Don’t blame ‘disinformation’ for Trump’s poll bounce

Fake, AI-generated images of Donald Trump with black voters have sent the clerisy into hysterics.

Andrew Orlowski

Topics Politics USA

Two weeks ago, Donald Trump gave an ad-libbed address to the Black Conservative Federation. As you might expect, his speech was digressive, funny and camp. At one point, he treated the audience to a cruel but well-observed impersonation of President Joe Biden wandering off stage. The rapport with the audience was obvious. And while there is no easier crowd to please than devoted fans at a gala, Trump is also gaining ground with black America more broadly.

As he was delighted to point out, he now has the highest poll rating among Hispanic and African-American voters of any Republican presidential candidate in modern times. Trump took just eight per cent of the black vote in 2020. But new polling suggests that 23 per cent of black voters in six of the key swing states – Arizona, Georgia, Michigan, Nevada, Pennsylvania and Wisconsin – will vote for him in 2024, enough to have a significant impact on the election. His nationwide approval rating among Hispanics is even more startling. He is on 46 per cent compared with Biden on 40 per cent. This represents a 39-point swing in Trump’s favour over the past four years. This could prove even more decisive in the election.

You need only to listen to his speech to the Black Conservative Federation to understand the appeal. Biden’s Democrats ‘have thrown black Americans overboard’, he told the audience. Black homeownership peaked during his presidency, he boasted, while black unemployment hit record lows. Crime has increased across 29 major US cities since he left office, he pointed out.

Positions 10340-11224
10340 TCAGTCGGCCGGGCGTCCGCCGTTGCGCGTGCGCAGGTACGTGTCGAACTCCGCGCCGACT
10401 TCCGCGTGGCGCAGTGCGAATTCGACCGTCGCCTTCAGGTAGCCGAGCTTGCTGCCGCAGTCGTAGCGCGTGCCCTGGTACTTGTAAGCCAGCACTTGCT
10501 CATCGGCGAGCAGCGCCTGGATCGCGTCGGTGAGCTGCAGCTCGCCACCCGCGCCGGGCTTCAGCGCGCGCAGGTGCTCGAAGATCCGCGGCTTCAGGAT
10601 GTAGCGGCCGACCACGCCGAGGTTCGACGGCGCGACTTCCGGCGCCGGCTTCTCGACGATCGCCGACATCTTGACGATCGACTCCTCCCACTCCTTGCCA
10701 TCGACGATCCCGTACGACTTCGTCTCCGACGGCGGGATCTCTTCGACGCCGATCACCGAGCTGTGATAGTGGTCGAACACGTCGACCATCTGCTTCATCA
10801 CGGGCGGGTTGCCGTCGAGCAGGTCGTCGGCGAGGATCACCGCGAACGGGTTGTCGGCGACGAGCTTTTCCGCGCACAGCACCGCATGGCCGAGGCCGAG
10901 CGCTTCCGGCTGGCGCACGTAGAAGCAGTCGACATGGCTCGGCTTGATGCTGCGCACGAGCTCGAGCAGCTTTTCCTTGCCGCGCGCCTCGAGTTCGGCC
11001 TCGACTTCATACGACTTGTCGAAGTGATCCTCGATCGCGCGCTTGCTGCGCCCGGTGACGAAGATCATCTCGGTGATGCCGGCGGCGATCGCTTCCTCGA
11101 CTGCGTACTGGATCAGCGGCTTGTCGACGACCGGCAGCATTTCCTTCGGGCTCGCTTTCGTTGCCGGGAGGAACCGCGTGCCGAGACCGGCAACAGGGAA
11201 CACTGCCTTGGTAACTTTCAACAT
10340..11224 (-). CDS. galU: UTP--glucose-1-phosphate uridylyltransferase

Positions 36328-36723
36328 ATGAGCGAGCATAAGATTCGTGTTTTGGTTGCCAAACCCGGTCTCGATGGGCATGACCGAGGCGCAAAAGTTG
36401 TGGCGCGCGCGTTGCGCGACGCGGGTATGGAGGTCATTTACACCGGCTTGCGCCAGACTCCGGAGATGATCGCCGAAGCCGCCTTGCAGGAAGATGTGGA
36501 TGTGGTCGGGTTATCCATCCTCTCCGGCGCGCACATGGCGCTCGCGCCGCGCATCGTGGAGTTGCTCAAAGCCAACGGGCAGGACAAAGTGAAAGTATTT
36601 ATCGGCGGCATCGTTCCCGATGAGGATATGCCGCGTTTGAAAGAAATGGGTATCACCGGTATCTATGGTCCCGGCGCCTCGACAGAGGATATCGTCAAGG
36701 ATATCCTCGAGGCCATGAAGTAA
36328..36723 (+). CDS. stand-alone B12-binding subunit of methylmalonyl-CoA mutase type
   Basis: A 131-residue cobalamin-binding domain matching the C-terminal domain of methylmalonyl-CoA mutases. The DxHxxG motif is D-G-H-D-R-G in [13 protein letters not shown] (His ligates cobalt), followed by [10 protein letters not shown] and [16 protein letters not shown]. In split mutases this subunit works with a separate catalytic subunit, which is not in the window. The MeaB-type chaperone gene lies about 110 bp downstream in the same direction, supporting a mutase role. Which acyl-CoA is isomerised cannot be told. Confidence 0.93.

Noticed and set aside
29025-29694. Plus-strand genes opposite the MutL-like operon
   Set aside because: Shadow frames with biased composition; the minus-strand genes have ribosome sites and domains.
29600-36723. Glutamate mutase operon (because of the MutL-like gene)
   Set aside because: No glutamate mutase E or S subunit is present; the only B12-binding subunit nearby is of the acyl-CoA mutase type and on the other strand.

Meanwhile, Trump reminded the caucus that Biden helped to write Bill Clinton’s 1994 Crime Bill, which resulted in a huge increase in the incarceration of African Americans. He pointed out how Hillary Clinton, as the then first lady, also campaigned for the law by warning of the alleged threat posed by ‘superpredators’ – a now widely discredited racial trope. (In 2015, Bill said he regretted the legislation.)

Trump’s poll numbers have started to worry the Democrats. They are fretting that they can no longer rely on what were once seen as a loyal voting bloc. But then, why should these voters be loyal to the Democrats? ‘Progressive’ politicians have patronised ethnic-minority voters for decades. They have treated them as docile constituencies who should be grateful for some occasional attention from their social superiors.

In recent years, working-class voters of all races have been driven away from the Democrats. As Joel Kotkin argued recently on spiked, ever since Bill Clinton embraced economic liberalism, and Obama aligned his party with Silicon Valley and Wall Street, the Democrats have been morphing into the party of the new oligarchs.

Kotkin also identified a new ‘clerisy’ in the media, the administrative class and the academy in his 2014 book, The New Class Conflict. The clerisy plays a key role in promoting and enforcing the values and desired social norms of the elites. In the eyes of these finger-wagging ‘progressives’, the working classes eat the ‘wrong’ food and hold all the ‘wrong’ beliefs. Crucially, they think the ‘wrong’ thoughts on what progressives consider to be the most pressing issues – such as gender, race and climate change. As such, working-class people no longer feel included in the left’s coalition.